After this, the rock could be carved out much more easily with chisels and other tools. The rough surface of the rock was smoothened by rubbing special stones over it.

unfinished obelisk
The unfinished obelisk of Aswan. ©Paliparan
unfinished obelisk
Although the unfinished obelisk was separated from both sides, the bottom face was still attached to the bedrock. In this passage, the stonemasons would stand to carve out the obelisk. ©Paliparan
unfinished obelisk aswan
The unfinished obelisk of Aswan. ©Paliparan
koen aswan
Your truly standing in front of the unfinished obelisk. ©Paliparan


As an interesting side note, contrary to popular belief most of the work on large-scale construction projects in ancient Egypt did not involve slave labour.

At a site like the quarry of Aswan, skilled stonemasons and other craftsmen would work year-round and would get paid for the job, benefiting as well from free food and lodging.

Of course, to create the massive temples and pyramids, also a lot of unskilled labour was needed. For this, the ancient Egyptians just used local peasants.

As these peasants were not able to cultivate the lands on the banks along the River Nile during flood season, many would take seasonal work in service of the Pharaoh.

They would get paid with food, beer and even clothing – and would benefit as well from free lodging during the time they spent working away from home.

After the flood season, they would simply return home again to raise the crops on their farms.


Although the unfinished obelisk was perhaps on paper one of the least interesting stops on the itinerary of my river cruise, it turned out to be one of the most insightful.

At the old Egyptian quarry of Aswan, the craftmanship and construction techniques used in ancient times really come alive – although you really need a good guide for this.

I was certainly happy I had Mohammed at my side to explain in detail how the Egyptians were able to create the most fine and exquisite sculptures and objects more than 3,000 years back in time.

The unfinished obelisk is certainly not as pretty to see as the Giza Pyramids or the the tombs and temples of Luxor – but that is not the point.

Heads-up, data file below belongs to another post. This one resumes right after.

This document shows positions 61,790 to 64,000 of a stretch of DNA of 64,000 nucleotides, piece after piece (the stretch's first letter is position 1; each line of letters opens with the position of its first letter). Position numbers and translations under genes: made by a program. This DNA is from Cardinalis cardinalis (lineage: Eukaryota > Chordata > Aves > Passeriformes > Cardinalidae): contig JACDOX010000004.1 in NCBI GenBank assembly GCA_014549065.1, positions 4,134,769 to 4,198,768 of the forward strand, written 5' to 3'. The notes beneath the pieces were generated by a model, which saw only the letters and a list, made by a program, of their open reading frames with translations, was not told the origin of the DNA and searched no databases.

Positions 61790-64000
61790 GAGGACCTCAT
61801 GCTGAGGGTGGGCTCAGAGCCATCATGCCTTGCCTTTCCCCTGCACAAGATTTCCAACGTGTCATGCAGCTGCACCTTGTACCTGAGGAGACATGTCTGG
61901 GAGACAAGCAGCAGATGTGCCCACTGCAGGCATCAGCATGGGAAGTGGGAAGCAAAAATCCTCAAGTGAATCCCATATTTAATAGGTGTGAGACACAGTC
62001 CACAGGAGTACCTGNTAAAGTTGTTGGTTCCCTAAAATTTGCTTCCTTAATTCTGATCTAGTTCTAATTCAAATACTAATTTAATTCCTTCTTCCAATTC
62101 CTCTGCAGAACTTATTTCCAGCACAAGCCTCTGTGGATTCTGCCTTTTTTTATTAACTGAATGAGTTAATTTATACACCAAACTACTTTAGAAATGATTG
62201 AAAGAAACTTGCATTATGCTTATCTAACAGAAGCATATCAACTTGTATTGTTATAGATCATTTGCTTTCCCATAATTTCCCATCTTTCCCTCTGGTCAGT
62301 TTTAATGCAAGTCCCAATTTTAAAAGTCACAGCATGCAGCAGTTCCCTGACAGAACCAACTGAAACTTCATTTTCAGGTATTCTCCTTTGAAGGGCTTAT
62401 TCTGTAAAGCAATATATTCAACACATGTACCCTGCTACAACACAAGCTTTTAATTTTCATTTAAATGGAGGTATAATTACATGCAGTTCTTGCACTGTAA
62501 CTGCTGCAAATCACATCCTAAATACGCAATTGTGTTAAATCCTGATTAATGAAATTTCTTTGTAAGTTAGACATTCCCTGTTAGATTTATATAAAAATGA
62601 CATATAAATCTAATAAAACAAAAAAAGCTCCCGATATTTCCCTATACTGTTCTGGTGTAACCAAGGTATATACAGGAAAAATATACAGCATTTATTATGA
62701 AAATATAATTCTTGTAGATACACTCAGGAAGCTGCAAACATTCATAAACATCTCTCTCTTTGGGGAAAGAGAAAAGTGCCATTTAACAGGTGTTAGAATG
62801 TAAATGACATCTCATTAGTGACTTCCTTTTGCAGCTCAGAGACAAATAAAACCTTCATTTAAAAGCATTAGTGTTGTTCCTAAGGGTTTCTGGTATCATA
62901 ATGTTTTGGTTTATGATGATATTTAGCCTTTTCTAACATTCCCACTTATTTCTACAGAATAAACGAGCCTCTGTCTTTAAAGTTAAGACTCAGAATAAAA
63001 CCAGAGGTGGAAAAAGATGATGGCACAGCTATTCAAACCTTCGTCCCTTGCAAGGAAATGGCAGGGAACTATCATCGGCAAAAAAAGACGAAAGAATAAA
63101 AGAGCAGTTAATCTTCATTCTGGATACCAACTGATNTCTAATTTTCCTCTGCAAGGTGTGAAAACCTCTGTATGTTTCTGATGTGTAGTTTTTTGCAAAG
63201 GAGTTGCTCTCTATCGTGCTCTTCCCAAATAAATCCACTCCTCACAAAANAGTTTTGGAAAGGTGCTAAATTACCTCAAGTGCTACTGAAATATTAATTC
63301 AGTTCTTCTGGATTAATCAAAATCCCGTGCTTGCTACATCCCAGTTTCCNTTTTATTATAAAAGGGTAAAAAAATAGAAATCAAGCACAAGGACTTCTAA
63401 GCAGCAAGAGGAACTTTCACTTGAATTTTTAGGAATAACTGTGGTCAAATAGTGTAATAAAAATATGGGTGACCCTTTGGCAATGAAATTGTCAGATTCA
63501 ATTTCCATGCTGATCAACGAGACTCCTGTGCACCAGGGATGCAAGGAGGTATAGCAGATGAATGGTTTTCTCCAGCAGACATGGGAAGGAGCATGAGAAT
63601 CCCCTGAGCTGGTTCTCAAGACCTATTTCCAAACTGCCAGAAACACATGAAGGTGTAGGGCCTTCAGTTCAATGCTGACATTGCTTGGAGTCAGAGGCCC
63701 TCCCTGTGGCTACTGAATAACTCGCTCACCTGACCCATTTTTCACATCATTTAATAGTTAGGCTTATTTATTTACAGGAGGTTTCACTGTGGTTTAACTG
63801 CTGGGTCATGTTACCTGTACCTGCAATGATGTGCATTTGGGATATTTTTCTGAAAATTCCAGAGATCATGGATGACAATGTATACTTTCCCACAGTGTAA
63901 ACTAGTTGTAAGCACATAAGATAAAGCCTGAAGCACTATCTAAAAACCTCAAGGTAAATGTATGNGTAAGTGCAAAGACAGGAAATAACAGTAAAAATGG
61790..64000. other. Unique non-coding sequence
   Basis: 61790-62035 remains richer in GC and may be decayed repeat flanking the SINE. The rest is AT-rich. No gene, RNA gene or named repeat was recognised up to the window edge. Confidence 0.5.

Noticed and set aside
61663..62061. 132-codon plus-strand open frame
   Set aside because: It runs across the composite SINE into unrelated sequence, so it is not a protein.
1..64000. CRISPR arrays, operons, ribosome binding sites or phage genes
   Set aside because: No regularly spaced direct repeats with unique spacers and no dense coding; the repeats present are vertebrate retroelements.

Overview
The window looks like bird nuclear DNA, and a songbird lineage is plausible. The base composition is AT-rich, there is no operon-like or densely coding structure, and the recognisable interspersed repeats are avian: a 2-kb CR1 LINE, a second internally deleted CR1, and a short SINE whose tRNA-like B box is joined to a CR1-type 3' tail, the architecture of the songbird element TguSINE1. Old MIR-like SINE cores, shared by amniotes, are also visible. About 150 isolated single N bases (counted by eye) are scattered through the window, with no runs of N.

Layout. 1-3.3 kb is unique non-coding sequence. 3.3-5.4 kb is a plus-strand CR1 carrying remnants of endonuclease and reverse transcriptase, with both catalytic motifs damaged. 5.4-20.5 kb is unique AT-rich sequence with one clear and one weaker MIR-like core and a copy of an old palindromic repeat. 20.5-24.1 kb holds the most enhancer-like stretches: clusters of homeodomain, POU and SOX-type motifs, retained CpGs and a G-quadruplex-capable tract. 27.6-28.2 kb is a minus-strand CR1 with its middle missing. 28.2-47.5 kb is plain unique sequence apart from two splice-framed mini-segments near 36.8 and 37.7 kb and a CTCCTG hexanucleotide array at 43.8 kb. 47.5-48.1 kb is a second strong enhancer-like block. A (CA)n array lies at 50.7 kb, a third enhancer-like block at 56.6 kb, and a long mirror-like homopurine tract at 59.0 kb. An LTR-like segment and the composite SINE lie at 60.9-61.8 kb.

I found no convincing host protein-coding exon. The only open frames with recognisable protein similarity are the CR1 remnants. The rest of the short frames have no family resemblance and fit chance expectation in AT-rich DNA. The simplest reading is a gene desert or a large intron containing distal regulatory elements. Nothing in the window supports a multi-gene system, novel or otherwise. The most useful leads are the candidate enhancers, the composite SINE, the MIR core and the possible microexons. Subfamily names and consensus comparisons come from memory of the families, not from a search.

By visiting the Aswan quarry and the unfinished obelisk, you learn so much about the old construction methods being used that you really start to appreciate all the ancient Egyptian sights you will see afterwards even more.

Trip report index

This article is part of the ‘Walk Like an Egyptian: A Grand Tour of Egypt‘ trip report, which consists of the following chapters:

1. Red-Eye Ramblings of a Late Night Flight to Cairo
2. A Visit to the Pyramids of Giza by Camel
3. Review: Sofitel Nile El Gezirah, Zamalek, Cairo
4. Exploring the Medieval Old Town and Islamic History of Cairo
5. Visiting the Museum of Egyptian Antiquities in Cairo
6. Mar Girgis: The Churches of Christian Old Cairo
7. Review: Ernst Watania Sleeping Train Cairo to Aswan
8. The Ancient Quarry of Aswan and the Unfinished Obelisk (current chapter)
9. A Boat Ride From Aswan to the Temple of Isis at Philae
10. A Visit to the Aswan High Dam and Lake Nasser
11. A Visit to the Nubian Village on Aswan’s Elephantine Island
12. Aswan Guide: A Visit to Egypt’s Most Stunningly Located City
13. A Half Day Trip From Aswan to Amazing Abu Simbel
14. Nile River Cruise Guide: All Info for Your Egypt Boat Trip
15. Review: M/S Princess Sarah Nile River Cruise Ship
16. Nile Cruise: Sailing From Aswan to Kom Ombo
17. A Visit to the Ancient Crocodile Temple of Kom Ombo
18. A Visit to the Temple of Horus at Edfu
19. Nile Cruise: Sailing From Edfu to Luxor
20. Luxor, Egypt: Visiting the Sights of Ancient Thebes
21. A Visit to Luxor’s Giant Temple Complex of Karnak
22. Visitor Guide to Wonderful Luxor Temple

** rest of the chapters to follow soon **

koen paliparan rhodes rodos


Koen works as a freelance journalist covering south-eastern Europe and is the founding father and editor-in-chief of Paliparan. As a contributor to some major Fleet Street newspapers and some lesser known publications in the Balkans, he travels thousands of miles each year for work as well as on his personal holidays. Whether it is horse riding in Kyrgyzstan’s Tian Shan mountains, exploring the backstreets of Bogotá, or sipping a glass of moschofilero in a Greek beachside taverna, Koen loves to immerse himself into the local culture, explore new places and eat and drink himself around the world.